“Climate Songs (For Lovers) is the sophomore record from Vancouver songwriter, singer, and multi-instrumentalist Dave Cherub. Building on the momentum from his 70’s country-folk inspired self-titled debut from 2020, Climate Songs (For Lovers) further expands his tight, well-crafted songwriting into a blend of psychedelia, power-pop, and Americana.
Climate Songs (For Lovers) contains 14 songs held together by a thematic thread – the ever-present environmental anxiety felt by the young, and the absurd contradiction of living a normal life, choosing love, and finding your path in the face of an uncertain future. The album is sweet and sorrowful, but also fun and energetic, and finds its voice in that contrast. Dave Cherub’s arrangements, lyrics, and performances gel expertly into a cohesive experience in which (nearly) every part is played by a single musician.”
I am so glad to share another great artist coming from Canada, this time British Columbia. This album is blending genres as described above. You can find there folk, alt-country, classical songwriting, psychedelia, or Americana. Even though it is a blend of genres, it is working well together and I am really enjoying the overall atmosphere of the album. Somehow it was quite easy to listen to this album and I really enjoyed it. If you enjoy the album, you can grab it on CD directly from the artist.
I recommend you grab a beer or your favorite beverage, put on this album and just enjoy your Fall evening with some great music. You will not regret listening to this one.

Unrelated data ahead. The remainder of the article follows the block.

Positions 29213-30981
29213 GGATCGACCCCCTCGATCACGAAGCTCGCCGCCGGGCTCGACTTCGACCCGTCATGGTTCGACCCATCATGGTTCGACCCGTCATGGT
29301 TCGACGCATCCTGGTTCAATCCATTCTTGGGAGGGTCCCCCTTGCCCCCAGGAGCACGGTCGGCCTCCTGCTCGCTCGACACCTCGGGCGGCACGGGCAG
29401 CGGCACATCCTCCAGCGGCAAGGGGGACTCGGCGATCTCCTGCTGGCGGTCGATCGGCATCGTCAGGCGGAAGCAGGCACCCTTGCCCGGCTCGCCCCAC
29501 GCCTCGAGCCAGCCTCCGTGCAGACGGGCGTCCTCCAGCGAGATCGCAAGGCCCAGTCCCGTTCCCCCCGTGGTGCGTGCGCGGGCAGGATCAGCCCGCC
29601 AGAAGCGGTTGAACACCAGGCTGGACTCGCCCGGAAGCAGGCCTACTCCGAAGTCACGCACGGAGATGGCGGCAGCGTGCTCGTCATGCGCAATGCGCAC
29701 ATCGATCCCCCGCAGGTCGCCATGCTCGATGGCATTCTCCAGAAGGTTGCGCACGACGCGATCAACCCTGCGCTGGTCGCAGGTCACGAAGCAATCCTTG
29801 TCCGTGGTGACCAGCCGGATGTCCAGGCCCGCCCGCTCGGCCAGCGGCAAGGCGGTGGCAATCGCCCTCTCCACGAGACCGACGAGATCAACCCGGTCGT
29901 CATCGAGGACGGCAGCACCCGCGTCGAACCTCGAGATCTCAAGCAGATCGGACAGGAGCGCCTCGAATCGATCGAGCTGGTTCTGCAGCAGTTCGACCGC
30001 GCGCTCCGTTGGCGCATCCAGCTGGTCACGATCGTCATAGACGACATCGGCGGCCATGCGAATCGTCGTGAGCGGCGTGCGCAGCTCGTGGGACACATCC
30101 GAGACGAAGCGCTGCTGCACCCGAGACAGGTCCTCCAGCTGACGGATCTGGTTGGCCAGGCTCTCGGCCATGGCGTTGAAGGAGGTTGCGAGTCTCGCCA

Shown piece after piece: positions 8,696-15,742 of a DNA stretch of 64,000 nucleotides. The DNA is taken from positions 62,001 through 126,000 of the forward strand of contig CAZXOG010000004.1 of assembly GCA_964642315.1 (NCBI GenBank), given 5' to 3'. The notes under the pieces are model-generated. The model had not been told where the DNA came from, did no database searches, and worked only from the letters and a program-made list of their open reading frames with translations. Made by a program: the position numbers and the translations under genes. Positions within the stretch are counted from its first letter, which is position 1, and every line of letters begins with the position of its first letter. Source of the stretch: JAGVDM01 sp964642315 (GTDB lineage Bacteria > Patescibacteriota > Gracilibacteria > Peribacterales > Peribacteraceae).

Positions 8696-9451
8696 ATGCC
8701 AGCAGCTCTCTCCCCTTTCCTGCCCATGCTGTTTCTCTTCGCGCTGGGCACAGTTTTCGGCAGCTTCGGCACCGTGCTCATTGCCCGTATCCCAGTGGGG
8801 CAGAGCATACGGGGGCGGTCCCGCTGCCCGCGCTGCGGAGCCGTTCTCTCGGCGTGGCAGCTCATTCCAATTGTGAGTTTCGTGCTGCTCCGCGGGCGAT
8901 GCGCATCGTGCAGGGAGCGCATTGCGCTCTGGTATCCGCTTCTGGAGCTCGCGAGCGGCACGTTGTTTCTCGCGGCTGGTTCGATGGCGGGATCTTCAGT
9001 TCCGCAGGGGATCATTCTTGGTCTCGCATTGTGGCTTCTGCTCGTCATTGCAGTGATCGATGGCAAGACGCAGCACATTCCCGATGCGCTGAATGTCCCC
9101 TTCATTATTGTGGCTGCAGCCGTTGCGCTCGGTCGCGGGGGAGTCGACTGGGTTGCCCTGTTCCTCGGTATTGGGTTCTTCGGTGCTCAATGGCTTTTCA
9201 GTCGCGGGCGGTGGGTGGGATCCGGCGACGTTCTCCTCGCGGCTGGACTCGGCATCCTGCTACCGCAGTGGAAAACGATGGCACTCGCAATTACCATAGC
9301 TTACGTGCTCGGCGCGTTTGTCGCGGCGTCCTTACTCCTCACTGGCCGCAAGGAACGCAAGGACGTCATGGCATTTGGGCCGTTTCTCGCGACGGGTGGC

I reached out to Dave and asked our 3 Qs:
What inspired you to start making music and what keeps you making music?
The truth is, I started making music as a teenager because I had cooler friends who were making music and I wanted to be into cool stuff too. Later, when I was playing in bands, the only scene we were connected to was booking bands who played original music, so we all tried our hand at writing, and I just fell in love with it. I had always struggled to express and communicate my innermost thoughts about myself and about the world, and through songwriting, I found a medium that helped me start doing that. Now, I really see myself as a songwriter first and foremost, and everything else I do on my records – playing the instruments, the vocals, the production – it’s all learned by necessity to put my songs together. At some point it became so natural that it became more compulsive than anything – I get uncomfortable when I don’t make music for too long. It’s part of my mental health, my therapy, and my identity.
What was the most challenging thing in your music (artistic) path?
I think a lot of artists start by emulating the people who inspire them, and it works for a little while, but ultimately trying too hard to make something specific that sounds like something else is an artistic dead end. It’ll never be as good as the original, and the only thing you really have to offer the world that no one else can is yourself. Recognizing that your heroes aren’t special, they’re just ordinary people who decided to stop emulating other people and find their truth is a huge hurdle, and it was hard for me. But that step, and paradoxically finding that the less I tried to create and instead allowed myself to create, were the big pieces I was missing to actually start making music that was worth anything.
What would you dream to do if anything was possible?
This might be boring, but the truth is, I think I’d do what I’m doing. I’ve got a little place by the lake with a wife and dog that I love, and I can make music there. I still work a 9-5 and I guess I’d rather not do that forever, but truthfully, whether I made music for 1 person or 100 million it wouldn’t change what I made or how I made it. Should I be dreaming bigger? I don’t know. I guess I like where I’m at.
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